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21st Century Fox submitted a proposal to the UK's competition authority Tuesday to sell Sky News to The Walt Disney Company if it would help ease regulators' concerns over media plurality.

Why it matters: Fox currently owns 39% of Sky and is looking to acquire majority ownership to give its potential new owner, Disney, an opportunity to reach an international audience with its broadcast and streaming rights.

  • Among the proposed remedies Fox laid out was separating Sky News from Sky as a whole and establishing it as an independent company with its own board.
  • The case has been under review for months as UK regulators assess whether ownership by the Murdoch family would have any plurality concerns, since they already own so many media assets in the UK.

"We remain committed to working with the CMA to find remedies that will ensure the continued editorial independence of Sky News," 21st Century Fox says in a statement obtained by Axios. "We will continue to work with the regulator, and then the Secretary of State at the appropriate time, and leave open the possibility to pursue all of our legal options if necessary.

Back home, Fox is still working through merger options. While Fox executives have vocalized support for a Disney merger, there would be clear incentives for them to revisit a higher bid from Comcast, should a vertical merger be approved between AT&T and Time Warner. 

  1. More money. With the Murdoch's trying to simultaneously build "New Fox," or a network that will comprise of the remaining sports and news assets leftover from the deal, more cash for distribution rights and to build their own network would be helpful. 
  2. Higher likelihood of regulatory approval. Fox announced a Disney deal shortly after the Justice Department announced it would sue to block a merger between AT&T and Time Warner. It's likely executives pivoted towards a horizontal merger as a way to move forward with deal talks instead of being stalled by the outcome of the AT&T deal. Changes to the traditional media landscape are putting pressure on executives to get deals done quickly.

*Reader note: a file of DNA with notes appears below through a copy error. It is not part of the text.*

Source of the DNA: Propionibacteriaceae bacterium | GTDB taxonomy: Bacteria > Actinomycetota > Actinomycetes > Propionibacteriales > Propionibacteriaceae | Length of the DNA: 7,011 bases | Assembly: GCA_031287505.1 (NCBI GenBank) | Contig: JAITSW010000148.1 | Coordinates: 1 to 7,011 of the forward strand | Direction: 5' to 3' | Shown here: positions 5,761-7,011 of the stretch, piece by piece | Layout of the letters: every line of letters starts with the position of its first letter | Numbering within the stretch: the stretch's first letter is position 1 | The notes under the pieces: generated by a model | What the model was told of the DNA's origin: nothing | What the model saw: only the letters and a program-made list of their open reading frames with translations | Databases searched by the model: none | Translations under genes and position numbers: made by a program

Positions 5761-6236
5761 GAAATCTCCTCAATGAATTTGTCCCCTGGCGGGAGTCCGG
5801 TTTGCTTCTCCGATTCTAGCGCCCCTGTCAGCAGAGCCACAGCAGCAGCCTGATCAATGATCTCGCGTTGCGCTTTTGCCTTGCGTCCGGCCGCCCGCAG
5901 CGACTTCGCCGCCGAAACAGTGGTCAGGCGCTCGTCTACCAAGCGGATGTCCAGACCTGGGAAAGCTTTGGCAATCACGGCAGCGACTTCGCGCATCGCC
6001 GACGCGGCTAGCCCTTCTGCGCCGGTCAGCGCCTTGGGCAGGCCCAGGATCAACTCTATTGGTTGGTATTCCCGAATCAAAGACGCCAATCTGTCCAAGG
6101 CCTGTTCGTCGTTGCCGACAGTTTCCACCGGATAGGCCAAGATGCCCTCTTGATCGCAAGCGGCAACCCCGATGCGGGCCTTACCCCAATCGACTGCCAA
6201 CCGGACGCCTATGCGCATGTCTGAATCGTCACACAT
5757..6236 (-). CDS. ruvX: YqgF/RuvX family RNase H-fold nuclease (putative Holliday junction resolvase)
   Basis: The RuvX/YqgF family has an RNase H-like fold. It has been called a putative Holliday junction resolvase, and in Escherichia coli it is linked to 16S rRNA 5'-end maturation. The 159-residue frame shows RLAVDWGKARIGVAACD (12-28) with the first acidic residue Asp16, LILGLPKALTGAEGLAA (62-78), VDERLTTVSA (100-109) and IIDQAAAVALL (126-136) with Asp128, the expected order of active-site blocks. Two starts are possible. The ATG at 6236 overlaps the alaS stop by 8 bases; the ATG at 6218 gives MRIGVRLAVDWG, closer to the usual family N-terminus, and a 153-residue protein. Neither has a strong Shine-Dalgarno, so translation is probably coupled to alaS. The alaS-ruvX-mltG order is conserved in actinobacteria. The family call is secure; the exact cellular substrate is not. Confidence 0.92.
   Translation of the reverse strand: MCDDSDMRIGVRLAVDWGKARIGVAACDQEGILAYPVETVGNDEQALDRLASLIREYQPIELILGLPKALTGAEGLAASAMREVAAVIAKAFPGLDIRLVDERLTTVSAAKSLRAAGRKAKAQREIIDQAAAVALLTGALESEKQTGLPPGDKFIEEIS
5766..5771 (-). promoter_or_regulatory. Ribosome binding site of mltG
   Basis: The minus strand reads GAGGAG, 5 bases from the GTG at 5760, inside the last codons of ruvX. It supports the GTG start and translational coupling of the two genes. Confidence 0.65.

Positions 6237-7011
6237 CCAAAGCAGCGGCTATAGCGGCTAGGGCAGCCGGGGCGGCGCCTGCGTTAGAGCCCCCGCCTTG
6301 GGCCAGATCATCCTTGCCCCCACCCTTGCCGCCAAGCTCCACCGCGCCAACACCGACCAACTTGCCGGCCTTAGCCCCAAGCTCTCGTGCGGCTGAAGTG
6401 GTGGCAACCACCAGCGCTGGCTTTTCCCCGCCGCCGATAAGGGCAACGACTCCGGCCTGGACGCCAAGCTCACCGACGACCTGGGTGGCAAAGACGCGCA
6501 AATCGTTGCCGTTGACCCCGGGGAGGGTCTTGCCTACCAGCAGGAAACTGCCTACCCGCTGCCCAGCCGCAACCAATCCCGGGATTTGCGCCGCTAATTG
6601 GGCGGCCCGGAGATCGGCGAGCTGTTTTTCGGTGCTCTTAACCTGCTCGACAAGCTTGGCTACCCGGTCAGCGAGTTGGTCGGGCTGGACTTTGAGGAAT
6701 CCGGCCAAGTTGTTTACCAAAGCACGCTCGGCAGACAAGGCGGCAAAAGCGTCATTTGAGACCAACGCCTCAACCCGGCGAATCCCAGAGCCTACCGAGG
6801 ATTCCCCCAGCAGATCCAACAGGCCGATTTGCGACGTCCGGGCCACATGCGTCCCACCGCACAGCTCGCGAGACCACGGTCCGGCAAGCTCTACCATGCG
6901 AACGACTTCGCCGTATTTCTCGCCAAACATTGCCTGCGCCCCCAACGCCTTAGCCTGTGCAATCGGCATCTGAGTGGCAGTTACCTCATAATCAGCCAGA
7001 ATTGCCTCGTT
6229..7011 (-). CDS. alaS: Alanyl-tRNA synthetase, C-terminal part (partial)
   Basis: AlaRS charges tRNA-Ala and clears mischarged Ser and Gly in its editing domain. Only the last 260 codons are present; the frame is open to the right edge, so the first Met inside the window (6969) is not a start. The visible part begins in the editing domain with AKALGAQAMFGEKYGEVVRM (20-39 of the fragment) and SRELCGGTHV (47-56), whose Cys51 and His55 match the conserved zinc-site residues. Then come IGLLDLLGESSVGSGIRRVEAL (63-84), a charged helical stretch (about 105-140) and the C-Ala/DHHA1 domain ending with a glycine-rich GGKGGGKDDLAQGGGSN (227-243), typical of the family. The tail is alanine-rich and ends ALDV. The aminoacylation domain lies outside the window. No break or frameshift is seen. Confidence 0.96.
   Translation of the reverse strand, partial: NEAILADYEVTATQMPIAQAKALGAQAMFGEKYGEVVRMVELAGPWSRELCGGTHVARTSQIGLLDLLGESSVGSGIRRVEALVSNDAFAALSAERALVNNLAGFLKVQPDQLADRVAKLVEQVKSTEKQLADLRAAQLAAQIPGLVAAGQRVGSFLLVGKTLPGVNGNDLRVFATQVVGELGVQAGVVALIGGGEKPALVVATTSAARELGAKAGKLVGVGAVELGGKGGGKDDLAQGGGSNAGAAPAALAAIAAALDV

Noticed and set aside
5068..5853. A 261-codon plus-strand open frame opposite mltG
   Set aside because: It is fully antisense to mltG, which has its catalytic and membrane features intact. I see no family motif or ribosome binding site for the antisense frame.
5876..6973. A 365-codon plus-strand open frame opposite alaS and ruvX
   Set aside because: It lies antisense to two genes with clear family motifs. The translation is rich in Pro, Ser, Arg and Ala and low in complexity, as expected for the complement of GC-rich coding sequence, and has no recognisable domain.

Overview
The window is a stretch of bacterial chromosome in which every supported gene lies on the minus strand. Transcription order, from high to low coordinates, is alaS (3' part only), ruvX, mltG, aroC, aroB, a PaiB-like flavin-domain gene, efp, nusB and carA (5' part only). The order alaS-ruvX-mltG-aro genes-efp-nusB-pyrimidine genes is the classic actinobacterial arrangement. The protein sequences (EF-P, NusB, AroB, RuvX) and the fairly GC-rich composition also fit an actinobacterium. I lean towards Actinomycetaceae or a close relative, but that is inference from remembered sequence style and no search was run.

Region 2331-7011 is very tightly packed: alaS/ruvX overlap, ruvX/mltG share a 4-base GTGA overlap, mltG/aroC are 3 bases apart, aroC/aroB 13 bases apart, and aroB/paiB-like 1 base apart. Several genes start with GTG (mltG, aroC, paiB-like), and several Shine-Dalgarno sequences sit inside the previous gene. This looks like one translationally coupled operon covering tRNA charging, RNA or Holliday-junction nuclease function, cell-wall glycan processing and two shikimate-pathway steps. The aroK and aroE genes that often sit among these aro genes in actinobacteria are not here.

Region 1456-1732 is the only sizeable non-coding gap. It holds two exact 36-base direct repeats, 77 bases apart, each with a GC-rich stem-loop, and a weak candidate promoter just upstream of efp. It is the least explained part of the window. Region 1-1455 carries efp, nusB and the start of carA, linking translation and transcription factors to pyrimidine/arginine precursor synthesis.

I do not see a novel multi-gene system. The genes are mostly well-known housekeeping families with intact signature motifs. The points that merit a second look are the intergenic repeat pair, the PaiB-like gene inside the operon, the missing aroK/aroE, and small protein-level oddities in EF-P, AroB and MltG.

But Comcast clearly isn't risking coming out of this deal clean. Earlier this year, the U.S. telecom giant said it intends to place a rival bid to Fox's takeover of U.K.'s Sky News, in the event that they wouldn't gain international streaming assets through a Fox deal back home. Comcast could face some regulatory scrutiny as well.

Go deeper

Scoop: Gina Haspel threatened to resign over plan to install Kash Patel as CIA deputy

CIA Director Gina Haspel. Photo: Win McNamee/Getty Images

CIA Director Gina Haspel threatened to resign in early December after President Trump cooked up a hasty plan to install loyalist Kash Patel, a former aide to Rep. Devin Nunes (R-Calif.), as her deputy, according to three senior administration officials with direct knowledge of the matter.

Why it matters: The revelation stunned national security officials and almost blew up the leadership of the world's most powerful spy agency. Only a series of coincidences — and last minute interventions from Vice President Mike Pence and White House counsel Pat Cipollone — stopped it.

Updated 5 hours ago - Politics & Policy

Coronavirus dashboard

Illustration: Sarah Grillo/Axios

  1. Health: Coronavirus deaths reach 4,000 per day as hospitals remain in crisis mode — CDC warns highly transmissible coronavirus variant could become dominant in U.S. in March.
  2. Politics: Biden says, "We will manage the hell out of" vaccine distribution — Biden taps ex-FDA chief to lead Operation Warp Speed amid rollout of COVID plan — Widow of GOP congressman-elect who died of COVID-19 will run to fill his seat.
  3. Vaccine: Battling Black mistrust of the vaccines"Pharmacy deserts" could become vaccine deserts — Instacart to give $25 to shoppers who get vaccine.
  4. Economy: Unemployment filings explode againFed chair: No interest rate hike coming any time soon —  Inflation rose more than expected in December.
  5. World: WHO team arrives in China to investigate pandemic origins.

John Weaver, Lincoln Project co-founder, acknowledges “inappropriate” messages

John Weaver aboard John McCain's campaign plane in February 2000. Photo: Robert Schmidt/AFP via Getty Images)

John Weaver, a veteran Republican operative who co-founded the Lincoln Project, declared in a statement to Axios on Friday that he sent “inappropriate,” sexually charged messages to multiple men.

  • “To the men I made uncomfortable through my messages that I viewed as consensual mutual conversations at the time: I am truly sorry. They were inappropriate and it was because of my failings that this discomfort was brought on you,” Weaver said.
  • “The truth is that I'm gay,” he added. “And that I have a wife and two kids who I love. My inability to reconcile those two truths has led to this agonizing place.”